If it's been awhile since weather has moved fresh birds into the area, hunting without calling may be the best bet. Pressured birds that have been in the area have likely been called at several times and are wary of aggressive calling. On most bodies of water, the same points and bays are used by several groups of hunters. After hearing assertive calling over and over from the same areas, ducks become conditioned to avoid those spots. Soft calling or no calling at all creates a different situation that could appear safer to ducks.
Cloudy, Windless Days
These days are a duck hunter's worst nightmare. Waterfowl are cozy and hesitant to get off their roost. When birds are flying, they are often suspicious of decoy spreads and calling. There is no wind to cover up calling mistakes or movement and no sun glare to help camouflage hunters from prying eyes. Your best bet on sunny, cloudy days is to get some motion in the spread with a spinning wing decoy and/or some motion pucks.
These are not hard and fast rules. Let the ducks tell you what they want to hear. When hunting marshes and big backwaters, there will often be ducks roosting around you. Listen to them and try to mimic what they are doing. Obviously, if they are quiet, you won't know they are there.
However, if ducks are actively quacking, it is probably a good idea to do the same. If there are a lot of ducks sneaking in to your spread without making a sound, keeping quiet is probably the way to go. Calling is just one piece of the puzzle. Don't be afraid to experiment with other hunting tools like jerk strings & motion decoys.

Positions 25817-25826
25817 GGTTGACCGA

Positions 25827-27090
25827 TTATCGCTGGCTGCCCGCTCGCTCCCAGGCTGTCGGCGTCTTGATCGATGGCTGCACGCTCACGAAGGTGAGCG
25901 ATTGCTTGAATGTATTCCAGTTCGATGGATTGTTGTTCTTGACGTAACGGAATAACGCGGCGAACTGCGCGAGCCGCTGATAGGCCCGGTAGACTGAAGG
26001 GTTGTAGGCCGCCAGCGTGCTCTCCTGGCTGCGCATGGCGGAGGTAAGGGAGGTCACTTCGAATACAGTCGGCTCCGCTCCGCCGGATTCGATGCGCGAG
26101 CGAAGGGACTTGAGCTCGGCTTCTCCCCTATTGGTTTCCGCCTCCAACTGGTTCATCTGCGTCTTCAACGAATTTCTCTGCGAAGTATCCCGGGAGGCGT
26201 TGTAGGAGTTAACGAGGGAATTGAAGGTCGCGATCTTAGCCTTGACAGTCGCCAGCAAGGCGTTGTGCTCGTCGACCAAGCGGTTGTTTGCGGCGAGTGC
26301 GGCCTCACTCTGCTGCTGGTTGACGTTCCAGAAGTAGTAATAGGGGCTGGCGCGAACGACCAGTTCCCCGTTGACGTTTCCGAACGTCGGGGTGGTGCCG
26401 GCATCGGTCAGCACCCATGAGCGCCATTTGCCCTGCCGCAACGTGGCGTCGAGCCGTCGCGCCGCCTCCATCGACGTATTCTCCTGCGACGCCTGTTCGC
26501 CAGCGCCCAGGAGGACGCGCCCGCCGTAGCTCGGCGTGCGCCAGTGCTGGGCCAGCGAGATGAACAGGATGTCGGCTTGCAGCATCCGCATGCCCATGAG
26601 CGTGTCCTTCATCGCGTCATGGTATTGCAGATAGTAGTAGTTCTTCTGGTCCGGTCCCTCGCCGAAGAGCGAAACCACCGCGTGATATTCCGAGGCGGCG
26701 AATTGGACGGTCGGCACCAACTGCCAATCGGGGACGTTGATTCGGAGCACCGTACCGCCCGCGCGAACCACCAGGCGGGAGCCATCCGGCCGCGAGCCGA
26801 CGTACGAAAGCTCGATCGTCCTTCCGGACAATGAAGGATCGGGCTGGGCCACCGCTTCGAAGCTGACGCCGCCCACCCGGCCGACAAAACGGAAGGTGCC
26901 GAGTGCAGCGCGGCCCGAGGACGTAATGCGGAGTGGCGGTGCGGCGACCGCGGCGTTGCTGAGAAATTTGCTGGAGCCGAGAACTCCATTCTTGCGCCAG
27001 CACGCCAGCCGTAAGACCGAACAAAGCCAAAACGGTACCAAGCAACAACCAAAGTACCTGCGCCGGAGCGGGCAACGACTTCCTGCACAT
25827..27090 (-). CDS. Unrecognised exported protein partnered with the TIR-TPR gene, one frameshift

Duck Call Common Blunders
Duck calls are more diverse than the ducks they entice. There are cheap ones, expensive ones, mass produced calls, and calls from mom & pop shops. They’re made of plastic, African wood, oak, and air craft grade specialty materials I’ve never heard of. But they all have one thing in common. They can be horribly misused to the detriment of the hunter operating them. There are several calling mistakes that keep birds alive every season.
Here is a look at the most common ones.
Too Much Calling
The biggest calling sin is calling too much. The offenders are far and wide. From novice duck callers to the pros, a lot of duck hunters would be better off with their call in their pocket. A duck call is one of many tools in a duck hunter’s arsenal. Let good scouting, concealment, and effective decoy spreads do their jobs as well. If all those are right, sometimes calling isn’t even necessary. Give the birds a few greeting calls to get their attention, then put the call down, cover your face, and prepare to call the shot. Oftentimes, hunters talk ducks out of checking out a decoy spread… especially heavily pressured ducks.
Forgetting The Finish